Jeffrey Bishop—The Cultured Body and the Cult of Medicine

Posted by Kendall Harmon

A 2010 survey found that as many as 48% of women and 23% of men said that they are interested in having cosmetic surgery.

Celebrities, like Heidi Montag, are now forthright about having had cosmetic surgery. Many other celebrities, both men and women, have been rumoured to have had cosmetic surgery. One website suggests which stars are desperately in need of plastic surgery.

The acceptability of plastic surgery is on the rise in every economic tier in American society. In fact, another survey done by the American Society for Aesthetic Plastic Surgery in 2010 showed that 48% of respondents making less than $25K per year approve of cosmetic surgery. As incomes rise, so do the approval ratings, with 62% of those making over $75K per year approving of cosmetic surgery....

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Filed under: * Culture-WatchAging / the ElderlyHealth & MedicineScience & Technology

Posted August 23, 2011 at 4:31 pm [Printer Friendly] [Print w/ comments]

1. Bart Hall (Kansas, USA) wrote:

There are TWO lessons embedded in this story.

Social comment: So sad. Every one of my wrinkles has a history—working with poor Peruvian farmers for many months in the wind at 14,000 feet; working for a couple of years in the sub-Arctic with its 60-below winters; decades in the sun producing healthy vegetables for kids to eat—why would I ever want those wrinkles to disappear? They are who I am. I don’t want to be someone else.

Economic comment: No Medicare, Medicaid, or other government money. No insurance in most cases. Yet these doctors are doing just fine for themselves in a totally free-market environment, utterly devoid of more than very basic government involvement with safety regulations. They’re meeting a perceived need, as sad as I find it, and they’re doing it at an effective market-clearing price. All medicine should work that way.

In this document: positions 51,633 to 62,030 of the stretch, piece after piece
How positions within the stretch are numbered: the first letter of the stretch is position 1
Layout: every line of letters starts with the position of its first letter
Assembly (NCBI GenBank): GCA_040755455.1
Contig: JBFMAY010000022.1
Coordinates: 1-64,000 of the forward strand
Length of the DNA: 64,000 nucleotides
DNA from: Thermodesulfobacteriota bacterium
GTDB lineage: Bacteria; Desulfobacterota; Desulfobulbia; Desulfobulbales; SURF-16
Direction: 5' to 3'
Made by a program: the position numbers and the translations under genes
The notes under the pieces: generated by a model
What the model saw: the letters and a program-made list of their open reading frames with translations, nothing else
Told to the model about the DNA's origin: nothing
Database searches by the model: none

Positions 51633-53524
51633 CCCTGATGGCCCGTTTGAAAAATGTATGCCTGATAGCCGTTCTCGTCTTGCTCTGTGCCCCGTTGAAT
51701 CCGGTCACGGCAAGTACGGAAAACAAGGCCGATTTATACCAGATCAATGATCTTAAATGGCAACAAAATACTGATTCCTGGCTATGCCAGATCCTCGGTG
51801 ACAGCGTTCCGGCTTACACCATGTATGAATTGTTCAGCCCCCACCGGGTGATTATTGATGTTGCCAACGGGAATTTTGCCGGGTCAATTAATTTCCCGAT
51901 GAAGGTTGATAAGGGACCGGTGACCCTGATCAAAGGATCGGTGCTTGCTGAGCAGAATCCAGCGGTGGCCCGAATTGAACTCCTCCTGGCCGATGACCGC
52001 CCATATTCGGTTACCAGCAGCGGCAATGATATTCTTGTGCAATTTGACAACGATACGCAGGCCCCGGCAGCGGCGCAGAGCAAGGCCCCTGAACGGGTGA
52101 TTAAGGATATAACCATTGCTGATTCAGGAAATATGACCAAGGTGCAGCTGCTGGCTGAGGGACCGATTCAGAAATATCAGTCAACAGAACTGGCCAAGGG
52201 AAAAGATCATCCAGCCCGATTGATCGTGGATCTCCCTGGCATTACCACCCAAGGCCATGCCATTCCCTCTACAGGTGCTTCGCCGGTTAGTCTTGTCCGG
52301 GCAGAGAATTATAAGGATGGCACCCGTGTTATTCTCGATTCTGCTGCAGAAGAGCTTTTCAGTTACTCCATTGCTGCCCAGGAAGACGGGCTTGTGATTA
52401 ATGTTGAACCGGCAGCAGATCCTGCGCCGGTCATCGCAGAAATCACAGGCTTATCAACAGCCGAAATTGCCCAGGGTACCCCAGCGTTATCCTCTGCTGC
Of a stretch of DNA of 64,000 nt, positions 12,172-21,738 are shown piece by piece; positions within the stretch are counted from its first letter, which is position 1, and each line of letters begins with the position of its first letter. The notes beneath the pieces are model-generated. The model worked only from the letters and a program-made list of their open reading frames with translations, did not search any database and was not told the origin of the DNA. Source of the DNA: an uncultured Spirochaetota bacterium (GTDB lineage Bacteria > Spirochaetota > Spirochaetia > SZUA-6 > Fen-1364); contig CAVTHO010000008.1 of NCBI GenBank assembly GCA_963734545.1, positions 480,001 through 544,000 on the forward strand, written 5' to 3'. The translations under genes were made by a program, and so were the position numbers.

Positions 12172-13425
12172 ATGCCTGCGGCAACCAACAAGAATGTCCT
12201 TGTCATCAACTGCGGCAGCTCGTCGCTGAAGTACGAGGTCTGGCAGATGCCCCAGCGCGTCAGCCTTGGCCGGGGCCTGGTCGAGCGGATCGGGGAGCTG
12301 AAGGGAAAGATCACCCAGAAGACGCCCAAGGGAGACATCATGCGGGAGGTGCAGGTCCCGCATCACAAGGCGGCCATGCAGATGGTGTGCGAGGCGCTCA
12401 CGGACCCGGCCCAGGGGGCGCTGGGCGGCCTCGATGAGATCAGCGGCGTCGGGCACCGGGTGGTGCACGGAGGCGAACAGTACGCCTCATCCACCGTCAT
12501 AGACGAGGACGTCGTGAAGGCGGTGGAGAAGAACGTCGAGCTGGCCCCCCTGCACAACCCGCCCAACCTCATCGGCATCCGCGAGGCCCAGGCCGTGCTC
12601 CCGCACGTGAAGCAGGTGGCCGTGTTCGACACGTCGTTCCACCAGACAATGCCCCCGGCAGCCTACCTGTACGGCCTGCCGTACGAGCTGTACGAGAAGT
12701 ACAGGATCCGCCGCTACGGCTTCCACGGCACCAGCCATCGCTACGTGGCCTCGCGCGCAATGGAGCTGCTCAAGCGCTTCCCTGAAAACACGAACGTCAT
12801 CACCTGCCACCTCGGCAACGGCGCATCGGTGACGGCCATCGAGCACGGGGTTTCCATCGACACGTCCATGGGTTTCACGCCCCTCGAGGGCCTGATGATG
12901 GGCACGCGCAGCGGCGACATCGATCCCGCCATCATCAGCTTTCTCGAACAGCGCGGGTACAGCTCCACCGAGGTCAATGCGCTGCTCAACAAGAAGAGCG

August 23, 6:03 pm | [comment link]
2. Mitchell wrote:

I think there is a difference between working out a payment plan for a $25,000 tummy tuck and a $1,000,000 heart transplant.  But I could be wrong.

August 23, 7:53 pm | [comment link]
3. Catholic Mom wrote:

Not to mention the fact that plastic surgeons can make a fine living limiting their tummy tucks to those who have 25k to pay for them, while all others are forced to endure living out their lives with their excess fat spilling over their belt buckle.  But if you limit life saving medicine to the people who can afford to pay for it out of pocket rather than use an insurance plan to spread the cost and risk across a large segment of the population, there would be a very large number of unnecessarily dead people.

August 23, 8:40 pm | [comment link]
4. Undergroundpewster wrote:

What ever happened to growing old gracefully?

August 23, 10:22 pm | [comment link]
5. Bookworm(God keep Snarkster) wrote:

I wonder if as many patients would be amenable if they knew that some procedures will require blood transfusion, especially the lipos or high-volume lipos; the latter, in some cases, are really not that safe.

August 23, 10:59 pm | [comment link]
6. Bart Hall (Kansas, USA) wrote:

The million-dollar heart transplant is a red herring. A more appropriate example would be my wife’s $14,000 cancer surgery.

August 23, 11:07 pm | [comment link]
7. Teatime2 wrote:

#6—Well, $14,000 might as well be a million if you don’t have it. And the point is life-saving and life-sustaining surgery versus elective, vanity-driven procedures. Should only financially secure lives be saved?

August 24, 2:13 am | [comment link]
8. Katherine wrote:

Since the original topic was the epidemic of cosmetic surgery, let me go back to that.  My neighbor, a woman fifty years old, has had two or three cosmetic operations on her face and neck, liposuction, and repeated laser treatments of her facial skin.  She is desperately fighting “old age” while she has two teenaged daughters in the house.  Imagine the effect on those girls of their mother’s obsession with her appearance.

August 24, 9:50 am | [comment link]
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